Composting and Where to Start

Did you know that the EPA estimates 22% of all landfilled Municipal Solid Waste (MSW) came from food waste in 2015? And only 5.3% of food waste was diverted from landfills and waste to energy facilities to be composted.

Apart from the fact that much of this food waste was food that could have been consumed (another post for another day), this food waste is now sitting in landfills, buried, unable to break down aerobically or with the help of oxygen. Instead, it’s breaking down anaerobically, without oxygen, and producing methane. Methane is a greenhouse gas and landfills are a major contributor to it.

BUT there are things you can do to mitigate this issue. Composting is a perfect place to start. This guide is not extremely technical but will provide you with some good resources to choose the best method for you and how to get started.

What is composting and how is it beneficial?

Composting is a process by which organic material decomposes or breaks down and the resulting material is used for enriching soil. The material breaks down with the help of various organisms, the right temperature and moisture, and oxygen (aerobic breakdown). The finished product is a nutrient-rich material called compost. This process allows for the nutrients of the food you eat and of your yard waste to return back to the soil. A much better option than sitting in a landfill right?
In addition to the wonderful benefits to our planet, composting can most certainly benefit your garden. You can use it in your garden to help your soil retain water and gain beneficial relationships with the organisms living there. These relationships help your plants to flourish, reducing your need for chemical-based fertilizers.

Don’t have a green thumb or live in an apartment with no green space? There are most likely members of your community who would love some compost for their yards and gardens.

Regardless, you are lowering your carbon footprint by turning your waste into something useful and diverting it from landfills. If you are looking to reduce the amount of waste you send to the landfill, composting is it. It will easily shed almost 30% of your landfill-bound waste!

What you can and cannot compost

Anything organic can be composted, but this doesn’t mean that it should be. There are also materials that can’t be composted in your typical backyard compost, only in a commercial compost facility.

Backyard compost dos

  • Veggie and fruit scraps
  • Bread and pasta (there’s some debate on this attracting unwanted pests)
  • Eggshells
  • Nuts and nutshells (except walnuts)
  • Coffee grounds and coffee filters
  • Non-plastic tea bags and loose-leaf tea
  • Hair and fur
  • House plants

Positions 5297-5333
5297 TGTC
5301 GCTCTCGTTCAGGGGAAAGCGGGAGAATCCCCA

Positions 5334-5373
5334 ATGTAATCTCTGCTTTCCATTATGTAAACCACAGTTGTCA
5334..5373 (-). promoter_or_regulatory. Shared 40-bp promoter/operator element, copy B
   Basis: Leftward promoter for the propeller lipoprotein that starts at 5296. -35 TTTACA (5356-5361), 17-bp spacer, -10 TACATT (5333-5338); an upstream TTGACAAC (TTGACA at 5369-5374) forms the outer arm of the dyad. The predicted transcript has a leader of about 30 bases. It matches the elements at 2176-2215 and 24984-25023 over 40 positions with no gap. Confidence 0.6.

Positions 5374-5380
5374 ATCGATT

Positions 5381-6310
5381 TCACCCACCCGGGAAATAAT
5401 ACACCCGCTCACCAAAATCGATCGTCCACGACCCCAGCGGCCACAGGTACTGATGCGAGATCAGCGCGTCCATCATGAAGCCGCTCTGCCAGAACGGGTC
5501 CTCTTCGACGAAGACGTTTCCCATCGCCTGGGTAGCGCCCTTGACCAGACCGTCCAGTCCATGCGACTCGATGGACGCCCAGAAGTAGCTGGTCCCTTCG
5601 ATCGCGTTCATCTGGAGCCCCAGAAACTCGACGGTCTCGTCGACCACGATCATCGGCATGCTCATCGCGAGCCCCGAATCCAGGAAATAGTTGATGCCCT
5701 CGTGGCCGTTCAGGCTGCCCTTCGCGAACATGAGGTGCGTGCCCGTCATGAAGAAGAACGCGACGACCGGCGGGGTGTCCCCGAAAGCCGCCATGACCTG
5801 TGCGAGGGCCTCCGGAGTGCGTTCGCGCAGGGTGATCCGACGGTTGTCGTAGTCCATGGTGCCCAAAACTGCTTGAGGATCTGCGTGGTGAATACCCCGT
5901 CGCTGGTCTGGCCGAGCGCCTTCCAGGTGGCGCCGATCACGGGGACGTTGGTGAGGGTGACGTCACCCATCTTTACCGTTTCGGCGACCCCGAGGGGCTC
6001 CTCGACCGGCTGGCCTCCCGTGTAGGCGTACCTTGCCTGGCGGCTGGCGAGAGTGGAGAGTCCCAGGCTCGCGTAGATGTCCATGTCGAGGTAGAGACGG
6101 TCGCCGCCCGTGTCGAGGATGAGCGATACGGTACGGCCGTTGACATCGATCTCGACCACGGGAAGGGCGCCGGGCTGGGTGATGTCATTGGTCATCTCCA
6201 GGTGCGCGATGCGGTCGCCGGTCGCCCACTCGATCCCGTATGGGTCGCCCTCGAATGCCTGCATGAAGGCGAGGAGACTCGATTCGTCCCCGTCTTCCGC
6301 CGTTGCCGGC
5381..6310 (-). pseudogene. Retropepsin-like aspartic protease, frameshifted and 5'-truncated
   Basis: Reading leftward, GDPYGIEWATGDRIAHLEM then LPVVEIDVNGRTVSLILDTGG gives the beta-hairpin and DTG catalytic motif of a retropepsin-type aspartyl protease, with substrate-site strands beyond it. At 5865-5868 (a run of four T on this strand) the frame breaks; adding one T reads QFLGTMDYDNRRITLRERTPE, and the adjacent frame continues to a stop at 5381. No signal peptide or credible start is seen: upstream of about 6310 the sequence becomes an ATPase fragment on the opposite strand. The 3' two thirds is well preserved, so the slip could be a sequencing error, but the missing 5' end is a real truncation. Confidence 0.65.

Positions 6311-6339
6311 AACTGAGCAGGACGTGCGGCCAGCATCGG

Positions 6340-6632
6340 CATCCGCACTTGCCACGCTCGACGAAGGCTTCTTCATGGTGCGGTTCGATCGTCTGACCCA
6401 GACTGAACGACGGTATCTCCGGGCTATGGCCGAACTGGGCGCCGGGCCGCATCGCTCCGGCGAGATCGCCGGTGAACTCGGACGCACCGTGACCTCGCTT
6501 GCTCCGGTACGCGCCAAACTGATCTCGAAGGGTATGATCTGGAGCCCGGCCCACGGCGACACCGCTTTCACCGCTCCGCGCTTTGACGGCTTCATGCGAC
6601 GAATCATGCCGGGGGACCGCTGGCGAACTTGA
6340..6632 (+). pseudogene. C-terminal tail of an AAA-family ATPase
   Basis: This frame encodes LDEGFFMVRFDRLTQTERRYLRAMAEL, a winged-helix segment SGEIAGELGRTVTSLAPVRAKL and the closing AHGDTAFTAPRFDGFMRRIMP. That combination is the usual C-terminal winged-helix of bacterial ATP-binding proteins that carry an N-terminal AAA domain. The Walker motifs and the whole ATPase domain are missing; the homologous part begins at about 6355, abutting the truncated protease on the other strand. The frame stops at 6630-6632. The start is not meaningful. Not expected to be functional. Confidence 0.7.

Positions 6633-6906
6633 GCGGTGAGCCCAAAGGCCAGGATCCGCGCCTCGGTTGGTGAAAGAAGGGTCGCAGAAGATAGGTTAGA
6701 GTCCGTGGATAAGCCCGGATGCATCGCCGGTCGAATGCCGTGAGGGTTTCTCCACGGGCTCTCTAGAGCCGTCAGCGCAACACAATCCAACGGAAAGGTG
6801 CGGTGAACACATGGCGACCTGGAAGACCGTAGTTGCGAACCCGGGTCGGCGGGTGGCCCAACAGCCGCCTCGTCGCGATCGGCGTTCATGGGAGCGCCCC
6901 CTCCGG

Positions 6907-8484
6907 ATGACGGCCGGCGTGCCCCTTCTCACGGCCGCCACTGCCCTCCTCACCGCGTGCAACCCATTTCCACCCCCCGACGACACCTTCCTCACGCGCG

• Yard trimmings and dried leaves
  • Sawdust
  • Leaves
  • Paper and cardboard
  • Shredded newspaper
  • Vacuum dust

Backyard compost don’ts

  • Meat scraps and bones*
  • Dairy products*
  • Cooking oil and grease
  • Pet or human waste
  • Cotton/bamboo personal hygiene products
  • PLA (compostable plant-derived plastic)*
  • Diseased or pesticide-treated plants
  • Walnuts (contains a chemical harmful to plants)
  • Coal or charcoal ash
  • Shiny/thermal paper
  • Glass/plastic/metal/ceramic
*Typically, should be composted in a commercial facility only (municipal or private facility)

What do I need to get started?

If you would like to compost at home, the materials you need depend on which method you choose. The method you choose honestly depends on your preference and what will work best for you in your home and whether or not you have room outside or inside. I’ll list the different composting methods here and some resources to help you get started.

Outdoor Composting

Outdoor composting bins come in all shapes and sizes and can be made of different materials like wood or plastic and if you have space, they can be the most efficient at turning your organic matter into compost. There are two major types of bins, either a tumbling bin or a traditional, stationary one. Remember how organic waste needs oxygen to properly break everything down? Tumblers are perfect for aerating your organic matter and are designed to turn and tumble to mix everything up. You’re more likely to get to the finished product quicker with a tumbler as opposed to a traditional bin. When I had a backyard, I used the Yimby tumbler. It worked super well and fit a lot of material. Once one chamber reaches a certain temperature or is full, you let it sit and start filling up the adjacent one.

A traditional bin requires a little more attention and mixing to make sure everything is properly aerated as it doesn’t tumble. However, there are many brands that make this an easy process.

Many municipalities will actually offer either free or subsidized outdoor bins to residents. Check out your municipality to see if this is an option where you live. There are many you can purchase online (or in-store) if you don’t want to build one, but the Geobin seems to be well-reviewed and pretty affordable.

If you have even more space and like to get crafty-ish, you can start a compost pile with very few, cheap materials by clearing a space in your yard, creating a barrier of wood or chicken wire. This article provides helpful information on how to start and maintain your pile.